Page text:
Pop Life You wouldn't catch Texas (or Arkansas, or even the rest of California) celebrating Father's Day with a "Father's Day Gun Bake," but this is San Francisco, where gender roles are less rigid, and the traditional giving-of-power-tools is strictly for the creativity impaired. After blacksmiths melt down assault rifles in a forge and pound them into sculpture, dads and kids can use them in the creation of an anti-gun violence community mural (that is, when they're not participating in the drum jam). The event begins at 1 p.m. in Washington Square Park, Columbus & Union, S.F. Admission is free; call 821-2309. Dads and kids can also collaborate on music and painting projects at the MOMA's "Family Day," where the Lorraine Hansberry Theater stages Forever Free: The Life and Times of Sargent Johnson, a family show about the artist. The day begins at 11:30 a.m. (with the play at 3 p.m.) at SFMOMA, 151 Third St. (at Mission), S.F. Admission is free-$2; call 357-4097. Dads don't have to do anything but sit and eat at "Joyful Voices: A Father's Day Celebration," a concert featuring the San Francisco Boys and Girls Choruses. The show begins at 2 p.m. in Stern Grove, 19th Avenue & Sloat, S.F. Admission is free; call 252-6252. And dads don't even have to be around for "Family Memories Weekend," as photographer Corwin Hankins transforms color or black-and-white slides with pictures of Dad into image transfers with Vivitar printers and watercolor paper, a nice alternative for city dwellers whose fathers live elsewhere. The event begins at noon at the Exploratorium, Bay & Lyon, S.F. Admission is free-$9; call 563-7337.

Monday
June 22
Letting It All Hang Out Three weeks after This American Life host Ira Glass interviewed him onstage at Center for the Arts, author and NPR commentator David Sedaris crops up elsewhere in the city to read from his best-selling autobiography Naked. Sedaris introduced himself to the American reading and radio-listening public with his short story "SantaLand Diaries," an unrelentingly wicked account of his mostly humiliating, frequently absurd experiences as a Macy's Christmas elf; the tale was broadcast on Morning Edition and printed in Barrel Fever, a collection of droll essays that gave American pop culture some well-deserved prodding and poking. Sedaris offers a little bit more of himself and his extended family in his memoir Naked, wherein he finds the sublime in the ridiculousness that surrounds him. Sedaris spares no one, least of all himself, as he recalls a compulsive childhood spent licking light switches, and adult adventures like his two-week stay at a nudist camp and a one-time job sorting the fancy from the extra-fancy at a fruit-packing company. The reading begins at 7:30 p.m. at A Clean Well-Lighted Place for Books, Opera Plaza, 601 Van Ness (at Turk), S.F. Admission is free; call 441-6670.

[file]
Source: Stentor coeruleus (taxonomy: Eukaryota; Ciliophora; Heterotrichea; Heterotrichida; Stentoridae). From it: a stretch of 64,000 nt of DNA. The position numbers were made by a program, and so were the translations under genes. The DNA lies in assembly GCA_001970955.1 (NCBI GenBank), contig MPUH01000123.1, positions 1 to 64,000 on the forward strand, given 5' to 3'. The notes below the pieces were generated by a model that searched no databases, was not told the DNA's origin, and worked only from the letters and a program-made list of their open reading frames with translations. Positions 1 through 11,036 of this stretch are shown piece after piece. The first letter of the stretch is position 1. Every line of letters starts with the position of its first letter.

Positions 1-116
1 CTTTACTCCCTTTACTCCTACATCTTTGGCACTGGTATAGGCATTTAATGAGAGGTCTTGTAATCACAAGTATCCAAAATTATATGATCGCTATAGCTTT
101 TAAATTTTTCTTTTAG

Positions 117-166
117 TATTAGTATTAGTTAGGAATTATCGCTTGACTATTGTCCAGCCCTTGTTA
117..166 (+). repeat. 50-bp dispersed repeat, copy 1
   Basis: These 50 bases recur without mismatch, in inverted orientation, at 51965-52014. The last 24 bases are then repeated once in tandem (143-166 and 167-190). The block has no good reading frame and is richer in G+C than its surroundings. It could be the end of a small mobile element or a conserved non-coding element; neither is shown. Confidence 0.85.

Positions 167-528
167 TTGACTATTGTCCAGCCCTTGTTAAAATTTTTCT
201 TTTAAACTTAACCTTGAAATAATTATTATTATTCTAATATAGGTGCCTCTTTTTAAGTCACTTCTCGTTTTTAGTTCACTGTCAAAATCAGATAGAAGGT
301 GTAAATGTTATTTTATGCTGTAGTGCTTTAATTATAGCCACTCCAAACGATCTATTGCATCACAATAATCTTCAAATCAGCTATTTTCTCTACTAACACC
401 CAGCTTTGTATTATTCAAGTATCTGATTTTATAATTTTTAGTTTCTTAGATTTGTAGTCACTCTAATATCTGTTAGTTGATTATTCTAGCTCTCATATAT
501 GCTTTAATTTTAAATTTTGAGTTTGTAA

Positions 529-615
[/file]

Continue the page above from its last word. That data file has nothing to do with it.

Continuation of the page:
Tuesday
June 23
This One's for the Ladies Me'Shell Ndegeocello has replaced Sheryl Crow, and Missy Elliott will not be performing; that's the latest bulletin from the local edition of the Lilith Fair, now in its second year. In other local news, singer Noelle Hampton and spoken-word artist Beth Lisick represent San Francisco on the fair's Village Stage, which is looking from here like the liveliest spot on the bill. People told Lilith organizer Sarah McLachlan at the outset that it couldn't be done, but McLachlan was having none of it, and box office receipts backed up the bankability of an all-woman folkie-acoustic tour featuring artists on heavy VH1 rotation. McLachlan, who has recently launched her own catalog of Lilith merchandise, shares the main stage with Erykah Badu, the Indigo Girls, Ndegeocello, and Natalie Merchant, all good news for fans of gentle melodic pluckiness and sisterly goodwill. (It's a good place, too, for sufficiently persuasive sincere boys to meet lots of girls.) Angry feminists who want to rock can start their own fair. K's Choice, Billie Meyers, and Lhasa play the second stage. The show begins at 3:30 p.m. (also Wednesday) at the Shoreline Amphitheater, 1 Amphitheater Pkwy. (at Rangstorff), Mountain View. Admission is $28-53; call (510) 762-2277.

About The Author

Heather Wisner